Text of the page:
The following column was submitted to the Tri-City News from Brian Minter — master gardener, best-selling author, Order of Canada recipient and co-owner of Minter Country Garden Store.
I'll stick my neck out and say that a significant percentage of all the hanging baskets that look good when first put up, often around Mother’s Day, will be somewhat less than gorgeous by early summer.
The problem is that many folks aren’t really sure how to care for them.
They don't realize that a little bit of soil in a small basket, swinging in the wind, needs a lot of help to support a wide variety of plants.
Watering is the most important issue.
The secret is simple: water thoroughly every time you water, but don't water again until the soil is dry.
How do you tell? Feel the weight of the basket by putting your hand underneath and pushing it upward.
If it weighs a ton, hold off on the water.
Once you've learned the art of watering, you've mastered 60 per cent of the technique of growing a good basket.
If you use a hose for watering, try a good watering wand with a soft-rain nozzle. Not only is it easier to reach those difficult areas, but you'll also do a much better job, as this special nozzle prevents soil compaction.
Try to water in the morning when the temperature is on the rise, and make sure the foliage is dry in the evening.
Another key to a spectacular basket is feeding.
Like watering, feeding is an art. In such a small amount of soil, hanging basket plants need copious amounts of food and lots of organic matter.
When you first start out, it's important to get some strong vegetative growth. Fast-acting, soluble, liquid fertilizers, like 20-20-20 or 15-30-15 'Miracle Gro', are ideal. They have lots of the three primary nutrients and a good dose of micro-nutrients as well.
The best time to feed is immediately after watering. Get into the habit of watering first, then feeding right after. During periods of wet, cool weather avoid both watering and feeding for fear of drowning the plants' roots.
As the weather becomes warmer and the soil dries out more quickly, you can increase the frequency of feeding. Despite your best intentions, I would venture to bet that your plants are still going to be hungry. That is why I always supplement all basket feedings with a slow-release fertilizer. There are many formulations, but a well-balanced 14-14-14 fertilizer will work well. One application of two or three tablespoons are all you'll need for continuous feeding the rest of the summer.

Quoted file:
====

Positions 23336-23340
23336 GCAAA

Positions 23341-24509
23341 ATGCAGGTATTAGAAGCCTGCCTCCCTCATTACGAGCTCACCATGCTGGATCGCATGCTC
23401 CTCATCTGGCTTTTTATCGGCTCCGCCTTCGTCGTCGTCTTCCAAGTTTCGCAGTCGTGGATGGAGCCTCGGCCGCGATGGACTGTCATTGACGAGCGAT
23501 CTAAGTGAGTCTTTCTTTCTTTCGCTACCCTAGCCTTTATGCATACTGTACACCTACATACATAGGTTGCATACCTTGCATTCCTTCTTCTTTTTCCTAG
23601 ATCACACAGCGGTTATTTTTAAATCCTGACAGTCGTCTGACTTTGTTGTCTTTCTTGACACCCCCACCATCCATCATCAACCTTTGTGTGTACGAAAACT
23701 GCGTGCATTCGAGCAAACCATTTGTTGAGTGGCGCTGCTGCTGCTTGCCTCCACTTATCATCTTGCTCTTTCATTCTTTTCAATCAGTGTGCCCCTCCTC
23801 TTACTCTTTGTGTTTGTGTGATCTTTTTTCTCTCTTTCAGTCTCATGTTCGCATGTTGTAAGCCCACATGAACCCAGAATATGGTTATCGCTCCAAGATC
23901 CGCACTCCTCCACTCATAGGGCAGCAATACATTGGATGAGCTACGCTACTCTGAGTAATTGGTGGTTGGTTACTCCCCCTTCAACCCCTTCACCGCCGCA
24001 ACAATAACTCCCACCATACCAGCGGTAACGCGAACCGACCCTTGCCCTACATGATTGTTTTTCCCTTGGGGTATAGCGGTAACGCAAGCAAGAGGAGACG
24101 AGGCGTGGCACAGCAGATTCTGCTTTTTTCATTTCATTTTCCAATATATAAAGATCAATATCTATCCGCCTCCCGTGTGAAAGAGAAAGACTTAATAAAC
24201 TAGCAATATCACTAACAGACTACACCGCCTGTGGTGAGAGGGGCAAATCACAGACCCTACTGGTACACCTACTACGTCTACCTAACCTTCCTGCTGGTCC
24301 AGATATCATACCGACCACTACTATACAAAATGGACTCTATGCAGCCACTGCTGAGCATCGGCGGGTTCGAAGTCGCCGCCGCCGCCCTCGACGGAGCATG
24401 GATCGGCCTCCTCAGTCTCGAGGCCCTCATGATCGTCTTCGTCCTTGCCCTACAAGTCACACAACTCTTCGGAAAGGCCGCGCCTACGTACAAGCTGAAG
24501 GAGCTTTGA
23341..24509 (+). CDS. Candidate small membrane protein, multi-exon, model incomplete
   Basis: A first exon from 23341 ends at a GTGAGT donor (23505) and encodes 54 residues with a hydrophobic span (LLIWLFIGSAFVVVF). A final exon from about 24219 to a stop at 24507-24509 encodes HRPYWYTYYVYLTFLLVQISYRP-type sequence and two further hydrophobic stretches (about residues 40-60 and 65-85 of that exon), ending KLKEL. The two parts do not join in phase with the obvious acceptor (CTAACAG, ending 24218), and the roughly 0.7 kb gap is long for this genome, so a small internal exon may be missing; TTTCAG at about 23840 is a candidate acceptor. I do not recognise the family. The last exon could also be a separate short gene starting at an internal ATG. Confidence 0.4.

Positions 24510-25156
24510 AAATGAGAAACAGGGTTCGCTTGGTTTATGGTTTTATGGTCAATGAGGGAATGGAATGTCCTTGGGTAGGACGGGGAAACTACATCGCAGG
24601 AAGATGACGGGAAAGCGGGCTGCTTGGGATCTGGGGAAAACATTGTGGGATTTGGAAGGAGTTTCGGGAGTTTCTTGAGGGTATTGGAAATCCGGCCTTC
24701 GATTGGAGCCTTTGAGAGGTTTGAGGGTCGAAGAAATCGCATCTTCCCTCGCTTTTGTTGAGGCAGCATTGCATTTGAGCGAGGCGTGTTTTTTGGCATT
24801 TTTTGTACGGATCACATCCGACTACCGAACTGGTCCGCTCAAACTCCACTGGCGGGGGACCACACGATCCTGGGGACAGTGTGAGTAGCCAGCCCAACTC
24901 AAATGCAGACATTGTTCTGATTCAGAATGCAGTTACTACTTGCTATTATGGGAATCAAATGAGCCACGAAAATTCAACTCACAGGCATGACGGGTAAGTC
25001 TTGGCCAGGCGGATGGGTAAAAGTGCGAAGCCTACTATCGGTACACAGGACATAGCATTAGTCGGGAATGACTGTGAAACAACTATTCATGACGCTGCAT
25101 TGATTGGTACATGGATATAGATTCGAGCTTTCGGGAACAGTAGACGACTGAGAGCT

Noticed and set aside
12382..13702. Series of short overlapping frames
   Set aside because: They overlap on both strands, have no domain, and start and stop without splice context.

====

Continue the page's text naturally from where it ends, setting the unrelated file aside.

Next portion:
It's amazing stuff.
All this fertilization will get those plants moving, but don't forget that you planted those baskets for some colour.
Once your baskets are on their way and really growing, switch to a fertilizer that is low in nitrogen but high in phosphorus and potash. I'm pleased with the results from the fish fertilizer-based formulation of Morbloom 0-10-10. It holds the vegetative growth back while allowing lots of blossoms to form.
The size of your basket, proper watering and the timing and choice of fertilizers are, believe me, the secrets to success with baskets.
Sure, you must dead-head, prune back and occasionally spray for any disease and insect issues, but those three areas are the keys to great looking baskets.
Until your baskets acclimatize to outside conditions, it’s important to keep them out of the wind and in the most sheltered spot you have.
By taking a little extra care, all your baskets and containers should look fabulous and be even bigger and more beautiful as the summer goes on!